The easiest way to write a personal essay is to use the standard form taught in Composition 101: an introductory paragraph followed by three paragraphs outlining three main points and a final summary paragraph. But instead of just blathering about yourself, describe vivid scenes and what they mean to you, such as when your 2-year-old son, Jordan, solemnly declares from the bathtub “I can't swim—my penis is hard” and you tell him it's OK, it's normal, knowing it'll subside and he'll be able to swim soon, but you don't tell him that teeny little weenie he's holding will be the source of the most intense worries, sorrows, and pleasures he'll ever experience, and you wonder if you'll ever be able to tell him the truth. You could follow this thought with the trials and tribulations of your own penis, unless you're a woman—but of course females are involved with love, sex, and life built around their own body parts, which can provide many interesting topics. The key to maintaining reader interest is to be open and honest, displaying your concerns and fears through specific, true-life examples rather than abstract concepts about how you think sex education is important because you learned the hard way on your own and you doubt you'll explain things any better than your own father did. Follow this format and, while you may not become a world-renowned author, you will be able to complete a personal essay.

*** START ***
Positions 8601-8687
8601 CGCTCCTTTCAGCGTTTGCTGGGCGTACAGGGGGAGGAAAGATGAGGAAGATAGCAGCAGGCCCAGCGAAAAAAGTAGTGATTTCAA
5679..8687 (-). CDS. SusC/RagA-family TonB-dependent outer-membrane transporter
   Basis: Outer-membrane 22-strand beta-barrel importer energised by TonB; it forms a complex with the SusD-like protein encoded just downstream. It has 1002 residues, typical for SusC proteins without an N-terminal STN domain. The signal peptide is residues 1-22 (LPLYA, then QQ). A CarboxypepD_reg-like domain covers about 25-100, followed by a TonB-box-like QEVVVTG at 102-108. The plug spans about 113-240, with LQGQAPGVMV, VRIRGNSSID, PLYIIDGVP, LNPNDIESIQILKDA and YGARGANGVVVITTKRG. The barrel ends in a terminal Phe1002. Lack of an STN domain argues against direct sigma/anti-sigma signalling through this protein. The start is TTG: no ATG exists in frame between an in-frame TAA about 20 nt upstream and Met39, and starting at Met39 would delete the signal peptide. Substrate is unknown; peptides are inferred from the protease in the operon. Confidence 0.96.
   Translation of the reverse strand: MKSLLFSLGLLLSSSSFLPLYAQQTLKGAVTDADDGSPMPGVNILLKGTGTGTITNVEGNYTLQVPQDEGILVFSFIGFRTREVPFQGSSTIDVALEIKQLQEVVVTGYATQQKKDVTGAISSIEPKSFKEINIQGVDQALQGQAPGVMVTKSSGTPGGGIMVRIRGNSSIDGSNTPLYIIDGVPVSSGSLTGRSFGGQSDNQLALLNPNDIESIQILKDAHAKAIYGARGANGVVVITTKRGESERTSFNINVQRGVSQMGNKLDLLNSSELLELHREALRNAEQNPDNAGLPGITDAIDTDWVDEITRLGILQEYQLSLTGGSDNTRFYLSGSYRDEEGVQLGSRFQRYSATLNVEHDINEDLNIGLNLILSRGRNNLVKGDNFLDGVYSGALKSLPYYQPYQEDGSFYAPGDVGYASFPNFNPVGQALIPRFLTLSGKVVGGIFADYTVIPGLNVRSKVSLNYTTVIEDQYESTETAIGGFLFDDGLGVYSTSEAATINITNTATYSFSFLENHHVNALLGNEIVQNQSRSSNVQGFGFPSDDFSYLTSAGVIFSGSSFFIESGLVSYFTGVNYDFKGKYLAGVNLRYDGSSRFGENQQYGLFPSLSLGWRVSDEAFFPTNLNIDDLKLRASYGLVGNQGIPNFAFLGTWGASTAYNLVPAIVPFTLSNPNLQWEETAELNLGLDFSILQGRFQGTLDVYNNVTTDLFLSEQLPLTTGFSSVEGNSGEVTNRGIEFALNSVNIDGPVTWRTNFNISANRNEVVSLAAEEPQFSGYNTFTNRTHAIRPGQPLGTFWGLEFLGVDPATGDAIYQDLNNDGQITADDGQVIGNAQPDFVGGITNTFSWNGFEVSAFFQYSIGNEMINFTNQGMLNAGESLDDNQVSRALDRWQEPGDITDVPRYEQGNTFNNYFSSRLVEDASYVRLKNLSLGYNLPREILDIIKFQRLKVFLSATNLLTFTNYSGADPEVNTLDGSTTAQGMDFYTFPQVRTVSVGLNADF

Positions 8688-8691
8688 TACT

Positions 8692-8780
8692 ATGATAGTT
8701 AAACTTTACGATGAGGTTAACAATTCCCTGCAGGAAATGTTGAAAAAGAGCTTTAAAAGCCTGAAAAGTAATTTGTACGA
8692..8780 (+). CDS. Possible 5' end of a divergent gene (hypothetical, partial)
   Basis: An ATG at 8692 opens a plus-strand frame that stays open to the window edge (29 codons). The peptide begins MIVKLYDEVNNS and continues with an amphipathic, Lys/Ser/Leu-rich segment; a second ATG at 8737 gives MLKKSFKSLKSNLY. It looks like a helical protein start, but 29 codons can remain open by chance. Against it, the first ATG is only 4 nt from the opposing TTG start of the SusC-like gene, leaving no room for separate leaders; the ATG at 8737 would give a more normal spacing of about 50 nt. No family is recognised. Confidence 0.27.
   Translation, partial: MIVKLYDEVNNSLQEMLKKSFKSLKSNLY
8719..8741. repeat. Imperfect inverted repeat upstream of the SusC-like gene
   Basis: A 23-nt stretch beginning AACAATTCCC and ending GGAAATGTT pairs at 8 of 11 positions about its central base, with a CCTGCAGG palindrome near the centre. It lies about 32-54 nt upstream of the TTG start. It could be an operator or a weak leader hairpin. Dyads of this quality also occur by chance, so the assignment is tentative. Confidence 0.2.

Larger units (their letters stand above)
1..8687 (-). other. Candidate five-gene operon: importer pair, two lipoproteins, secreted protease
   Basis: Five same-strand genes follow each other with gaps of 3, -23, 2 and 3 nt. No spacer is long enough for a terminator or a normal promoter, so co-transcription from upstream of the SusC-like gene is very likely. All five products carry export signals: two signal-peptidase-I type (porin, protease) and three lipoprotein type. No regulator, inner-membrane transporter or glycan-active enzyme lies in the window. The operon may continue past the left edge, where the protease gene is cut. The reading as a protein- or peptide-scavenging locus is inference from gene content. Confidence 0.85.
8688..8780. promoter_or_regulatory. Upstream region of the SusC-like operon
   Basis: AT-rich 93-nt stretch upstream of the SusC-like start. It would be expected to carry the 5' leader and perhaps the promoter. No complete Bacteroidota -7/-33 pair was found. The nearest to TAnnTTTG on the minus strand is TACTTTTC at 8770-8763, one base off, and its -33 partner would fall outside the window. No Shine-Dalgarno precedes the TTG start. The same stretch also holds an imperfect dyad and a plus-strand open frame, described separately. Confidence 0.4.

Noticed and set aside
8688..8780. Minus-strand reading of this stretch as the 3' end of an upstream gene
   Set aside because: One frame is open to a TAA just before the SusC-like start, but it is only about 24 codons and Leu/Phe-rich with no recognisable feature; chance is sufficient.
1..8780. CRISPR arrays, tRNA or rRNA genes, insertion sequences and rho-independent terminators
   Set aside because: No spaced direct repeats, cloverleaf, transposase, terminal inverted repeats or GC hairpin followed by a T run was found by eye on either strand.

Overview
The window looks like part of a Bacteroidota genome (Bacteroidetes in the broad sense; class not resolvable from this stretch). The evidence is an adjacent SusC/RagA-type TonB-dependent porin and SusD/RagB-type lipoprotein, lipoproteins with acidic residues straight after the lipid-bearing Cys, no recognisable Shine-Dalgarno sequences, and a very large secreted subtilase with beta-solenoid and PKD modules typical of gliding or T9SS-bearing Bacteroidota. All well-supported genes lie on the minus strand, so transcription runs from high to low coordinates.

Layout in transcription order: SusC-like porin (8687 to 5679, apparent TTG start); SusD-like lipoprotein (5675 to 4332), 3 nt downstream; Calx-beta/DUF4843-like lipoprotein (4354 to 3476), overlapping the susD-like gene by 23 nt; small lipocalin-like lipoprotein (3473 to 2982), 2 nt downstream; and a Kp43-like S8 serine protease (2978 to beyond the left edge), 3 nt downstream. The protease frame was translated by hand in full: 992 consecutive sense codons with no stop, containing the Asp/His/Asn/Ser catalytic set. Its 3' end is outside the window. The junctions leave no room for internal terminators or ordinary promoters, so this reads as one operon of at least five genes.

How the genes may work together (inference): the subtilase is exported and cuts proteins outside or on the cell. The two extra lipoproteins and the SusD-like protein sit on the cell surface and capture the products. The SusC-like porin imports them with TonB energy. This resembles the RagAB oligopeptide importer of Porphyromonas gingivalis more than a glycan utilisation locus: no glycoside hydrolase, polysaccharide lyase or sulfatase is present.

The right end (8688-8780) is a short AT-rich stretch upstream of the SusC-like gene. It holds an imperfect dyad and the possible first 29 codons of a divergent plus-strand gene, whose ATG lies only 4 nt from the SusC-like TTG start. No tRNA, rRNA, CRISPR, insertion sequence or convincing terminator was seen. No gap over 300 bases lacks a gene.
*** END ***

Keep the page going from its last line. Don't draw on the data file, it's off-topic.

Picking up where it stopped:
Use five sentences in each paragraph. Some authors, like Faulkner, write immensely long sentences that drift into nooks and crannies of life, enlightening the reader about how, at age 16, you were tricked by a girl into trying on ring sets from her mom's jewelry-making equipment to find your ring size and later presented with a black onyx and silver ring you were too scared to wear because it implied going steady, which leads to sex, and Dad had just given you and your brother a box of Trojans the week before when Mom and Brooke had gone shopping at Sears for dresses and you were as uncomfortable as Dad when he grunted out his heart-to-heart “Use these to be safe,” especially since you'd recently calculated and realized he'd knocked Mom up with you when she was 16 and he was out of the army after a four-year hitch and you figured it must have happened by accident since their meeting was accidental, him picking her and her sisters up at a railroad crossing in the rain on Halloween and giving them a ride home, coming later to visit, finally getting down in April without a condom or maybe with one that broke and there you are in December but at least they'd gotten married over the summer and you realize it's April now and you stare at the ring and finally throw it away and tell her later you don't wear jewelry. Tough guys like Hemingway write short, straightforward sentences, such as: “The author stopped typing. His thick fingers lay bare on the keyboard. Although he's been married for eight years, his ring finger is naked. His wife knows he doesn't wear jewelry. Ever.” Yet other writers like to mix up the lengths of their sentences, using long, compound run-ons that begin with one thought then drive on to others but eventually circle back for completion, then follow with a short, crisp, prissy sentence that would satisfy an eighth-grade grammar teacher. Not me.